Waggit Takes Startup Weekend NYC
The New York startup scene is literally going to the dogs. Waggit, a platform for finding potential dog sitters among other local pet lovers, on Sunday won the grand prize at Startup Weekend New York City. Like many other Startup Weekend events, the hackathon started off with a massive collision of ideas—some more original than others—then distilled into the final 22 contenders.
Though Audrey Tan actually founded Waggit in August, she says the hackathon gave her the chance to search for potential collaborators. “Waggit is my full-time business,” she says. “I came to Startup Weekend to find talent.” Tan says she is actively seeking designers and developers in particular. She thus far has operated as a one-woman operation the WeWork co-working space in the Soho neighborhood.
Waggit takes the search for dog sitters to the social sphere. Users would create profiles about their pets as well as their interest and availability to take care of other users’ furry companions. Users can then choose to interact further to establish some trust before dropping off their pets. As the grand prize winner of the event, Waggit will receive $200 worth of Web services from Amazon, a book package from McGraw-Hill, a couple of boxes of craft coffee, an Xbox video game console, will be entered into a global startup competition, and other rewards.
Over the course of Startup Weekend NYC, Tan worked with Jenifer Hill, Theo Skye, James Turner, and Nils Weinhold. Though they divvyed up the coffee and a few other prizes, there were no concrete promises to keep the team together. “I would be honored if they had me as part of their lives,” Tan says. “I plan on contacting them. You don’t get that kind of dynamic easily.”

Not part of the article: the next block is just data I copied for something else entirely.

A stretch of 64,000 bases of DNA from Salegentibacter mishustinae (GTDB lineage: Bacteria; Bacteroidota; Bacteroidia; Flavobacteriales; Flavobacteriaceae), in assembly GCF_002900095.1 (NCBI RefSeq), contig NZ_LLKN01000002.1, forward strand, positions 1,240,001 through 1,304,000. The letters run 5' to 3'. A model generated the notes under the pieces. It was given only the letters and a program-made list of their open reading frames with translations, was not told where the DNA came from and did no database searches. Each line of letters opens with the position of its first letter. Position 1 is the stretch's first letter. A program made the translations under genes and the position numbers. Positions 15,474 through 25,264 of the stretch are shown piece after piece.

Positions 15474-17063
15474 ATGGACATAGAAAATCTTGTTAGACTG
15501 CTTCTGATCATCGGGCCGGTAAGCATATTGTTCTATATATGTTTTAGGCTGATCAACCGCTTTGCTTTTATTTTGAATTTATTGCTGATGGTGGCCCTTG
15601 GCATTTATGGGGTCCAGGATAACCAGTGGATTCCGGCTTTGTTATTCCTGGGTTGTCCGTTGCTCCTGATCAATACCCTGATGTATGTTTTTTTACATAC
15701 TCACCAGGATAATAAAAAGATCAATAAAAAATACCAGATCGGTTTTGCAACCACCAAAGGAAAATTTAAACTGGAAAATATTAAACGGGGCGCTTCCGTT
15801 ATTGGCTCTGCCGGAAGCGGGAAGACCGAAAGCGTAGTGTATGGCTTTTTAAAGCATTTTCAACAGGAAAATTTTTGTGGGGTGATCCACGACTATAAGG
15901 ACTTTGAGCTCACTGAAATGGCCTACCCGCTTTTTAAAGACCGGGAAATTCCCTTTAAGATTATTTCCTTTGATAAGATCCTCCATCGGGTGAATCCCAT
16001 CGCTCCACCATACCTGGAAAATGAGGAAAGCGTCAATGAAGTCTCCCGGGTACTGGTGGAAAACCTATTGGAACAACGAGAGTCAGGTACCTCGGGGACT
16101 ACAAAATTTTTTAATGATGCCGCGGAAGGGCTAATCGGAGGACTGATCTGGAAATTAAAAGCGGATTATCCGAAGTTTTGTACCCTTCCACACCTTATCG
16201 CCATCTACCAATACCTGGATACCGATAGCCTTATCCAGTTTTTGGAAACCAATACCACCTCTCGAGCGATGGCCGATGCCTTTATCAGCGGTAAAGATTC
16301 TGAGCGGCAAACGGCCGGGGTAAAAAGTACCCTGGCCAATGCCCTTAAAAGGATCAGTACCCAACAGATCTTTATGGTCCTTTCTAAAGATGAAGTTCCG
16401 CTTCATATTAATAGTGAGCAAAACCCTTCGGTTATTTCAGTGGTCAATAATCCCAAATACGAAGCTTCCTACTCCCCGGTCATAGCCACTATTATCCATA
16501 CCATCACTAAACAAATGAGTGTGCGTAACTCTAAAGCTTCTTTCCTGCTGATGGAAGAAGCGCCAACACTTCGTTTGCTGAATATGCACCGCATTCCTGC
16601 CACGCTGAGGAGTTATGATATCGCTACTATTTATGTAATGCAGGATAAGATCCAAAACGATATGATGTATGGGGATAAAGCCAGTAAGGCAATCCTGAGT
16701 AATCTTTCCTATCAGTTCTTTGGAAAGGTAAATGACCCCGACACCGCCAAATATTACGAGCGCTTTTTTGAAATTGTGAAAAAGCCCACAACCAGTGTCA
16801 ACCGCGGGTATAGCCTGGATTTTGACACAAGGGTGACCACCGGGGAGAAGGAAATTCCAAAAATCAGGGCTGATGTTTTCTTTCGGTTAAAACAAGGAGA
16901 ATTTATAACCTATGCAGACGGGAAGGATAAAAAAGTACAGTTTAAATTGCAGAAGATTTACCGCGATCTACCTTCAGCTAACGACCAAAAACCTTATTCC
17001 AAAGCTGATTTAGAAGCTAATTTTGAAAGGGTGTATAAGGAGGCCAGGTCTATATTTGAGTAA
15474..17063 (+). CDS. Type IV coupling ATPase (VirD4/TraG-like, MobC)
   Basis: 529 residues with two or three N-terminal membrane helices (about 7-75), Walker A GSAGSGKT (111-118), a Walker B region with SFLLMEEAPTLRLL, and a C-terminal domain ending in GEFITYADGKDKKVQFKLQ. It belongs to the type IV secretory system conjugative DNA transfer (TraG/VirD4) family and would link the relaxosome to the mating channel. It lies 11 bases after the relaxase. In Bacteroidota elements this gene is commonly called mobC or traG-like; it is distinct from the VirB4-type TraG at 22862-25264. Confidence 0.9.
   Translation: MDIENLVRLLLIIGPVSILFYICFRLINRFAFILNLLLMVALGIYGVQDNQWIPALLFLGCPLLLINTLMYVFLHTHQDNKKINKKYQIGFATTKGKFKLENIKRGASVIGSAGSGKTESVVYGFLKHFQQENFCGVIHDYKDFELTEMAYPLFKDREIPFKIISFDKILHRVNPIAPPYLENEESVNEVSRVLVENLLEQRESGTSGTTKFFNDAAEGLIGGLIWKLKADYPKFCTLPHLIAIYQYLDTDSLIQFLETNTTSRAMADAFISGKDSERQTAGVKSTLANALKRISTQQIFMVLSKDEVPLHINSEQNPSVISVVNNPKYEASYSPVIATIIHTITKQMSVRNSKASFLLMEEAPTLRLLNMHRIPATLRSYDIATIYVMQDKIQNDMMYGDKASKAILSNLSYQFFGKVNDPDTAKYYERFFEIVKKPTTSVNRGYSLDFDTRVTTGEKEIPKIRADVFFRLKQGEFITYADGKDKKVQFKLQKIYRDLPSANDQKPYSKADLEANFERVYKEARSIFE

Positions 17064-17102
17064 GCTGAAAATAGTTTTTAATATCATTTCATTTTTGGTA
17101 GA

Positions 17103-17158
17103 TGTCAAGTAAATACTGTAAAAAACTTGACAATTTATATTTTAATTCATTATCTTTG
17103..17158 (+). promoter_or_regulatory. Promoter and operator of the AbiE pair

Tan was an IT consultant prior to founding Waggit. She says she currently has not ironed out her financial plans to nurture the business. “I’m still doing some self-discovery with how comfortable I am with different types of funding,” she says.
Shai Goldman, a judge at this Startup Weekend NYC and a director at Silicon Valley Bank, called Waggit a no-brainer idea that fit the needs of busy pet owners. It did not hurt Waggit’s chances that Rocco, Goldman’s Yorkshire Terrier, sat at the judges’ table during the presentations.
Austin Neudecker, an associate with Genacast Ventures, says he and the other judges weighed the scalability and revenue models of the presentations but took into account the short timeframe the teams had to work with. “We do recognize it’s a weekend,” he says. “They’re not going to have detailed financials out to five years; we don’t expect that.”
Neudecker says entrepreneurs come to Startup Weekend to advance ideas they have already been working. “That can work but it’s a little dangerous,” he says, due to the friction that can arise within these quickly formed teams. “Someone may start ‘Winklevossing’ your ass,” he says. “That’s an issue.”
Neudecker says judging the competition also serves as a sort of audition for people he may be interested in working with for potential long-term projects. For example, he says he liked the ideas from the CK Tech team, which created software to remotely control smart appliances, though the technology needed fine-tuning. “Smart equipment in the home is going to be a big space,” Neudecker says. “They haven’t addressed it quite yet but I like where they’re going.”
Tan says she plans to continue working on customer development for Waggit while sorting out the team to build up the business with her. “I’m quickly realizing this is not a sprint; this is a marathon,” she says.
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